Those cyclocrosser B-levers are fantastic in busy city traffic. A great way to stay in a relaxed headsup position and still be within a nanosecond of hitting the brakes no matter where your hands are.

    I'll be looking to add them to whatever the next roadbike will be to keep my cyclocrosser company.
    +1
    The drivers in my area are nuts. I'm perfectly competent using my aero levers, but I've had enough close calls that I finally ordered myself a pair and am going to put them on today. You can never take too many safety measures.

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    "A great way to stay in a relaxed headsup position and still be within a nanosecond of hitting the brakes no matter where your hands are."

    The only thing about that is if you're not comfortable on the hoods a better option is raising the bars till they are comfortable. There seems to be some myth that the point to drops is that they allow you to ride in marginal positions. The advantage to the hoods in trafic is that they have more control (wider position with more delta) than up top. Or alternatively flat bars get that upright positon with good control. I do use the tops if I'm just grooving along with the wind at my back, or on slow hills.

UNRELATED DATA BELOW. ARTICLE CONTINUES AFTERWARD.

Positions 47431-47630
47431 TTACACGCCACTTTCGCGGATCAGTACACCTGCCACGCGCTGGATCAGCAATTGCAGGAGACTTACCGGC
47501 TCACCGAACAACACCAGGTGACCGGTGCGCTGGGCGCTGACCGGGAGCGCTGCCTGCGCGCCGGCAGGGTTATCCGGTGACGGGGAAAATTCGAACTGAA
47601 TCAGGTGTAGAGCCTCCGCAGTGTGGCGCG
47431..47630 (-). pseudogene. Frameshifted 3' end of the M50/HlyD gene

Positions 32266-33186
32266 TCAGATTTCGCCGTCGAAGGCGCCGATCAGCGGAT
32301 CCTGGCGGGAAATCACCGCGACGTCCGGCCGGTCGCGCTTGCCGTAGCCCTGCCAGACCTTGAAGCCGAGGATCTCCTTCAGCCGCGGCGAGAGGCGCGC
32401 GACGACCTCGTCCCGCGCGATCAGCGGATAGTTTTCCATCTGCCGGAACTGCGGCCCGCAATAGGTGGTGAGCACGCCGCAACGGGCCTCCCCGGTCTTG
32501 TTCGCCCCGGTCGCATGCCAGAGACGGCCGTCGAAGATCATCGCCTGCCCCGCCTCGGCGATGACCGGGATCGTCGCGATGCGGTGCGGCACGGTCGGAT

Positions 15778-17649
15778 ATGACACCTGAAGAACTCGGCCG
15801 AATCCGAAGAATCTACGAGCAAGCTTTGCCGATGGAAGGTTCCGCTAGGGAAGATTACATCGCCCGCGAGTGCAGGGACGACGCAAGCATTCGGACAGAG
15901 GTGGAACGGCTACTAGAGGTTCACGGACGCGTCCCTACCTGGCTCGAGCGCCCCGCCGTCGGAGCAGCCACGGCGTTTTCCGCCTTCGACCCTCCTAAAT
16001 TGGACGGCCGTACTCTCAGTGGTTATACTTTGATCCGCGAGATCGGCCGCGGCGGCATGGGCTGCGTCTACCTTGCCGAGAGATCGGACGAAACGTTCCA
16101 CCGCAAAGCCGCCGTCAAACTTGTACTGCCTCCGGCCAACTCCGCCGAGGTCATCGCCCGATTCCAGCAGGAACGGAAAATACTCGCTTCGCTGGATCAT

Just my opinion, I'm happy if it works for you.

    My prefered zany is a two finger brake on top connected to a third brake. That sounds like a real improvement.
    Last edited by NoReg; 09-30-06 at 04:23 PM.

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    Senior Member grolby's Avatar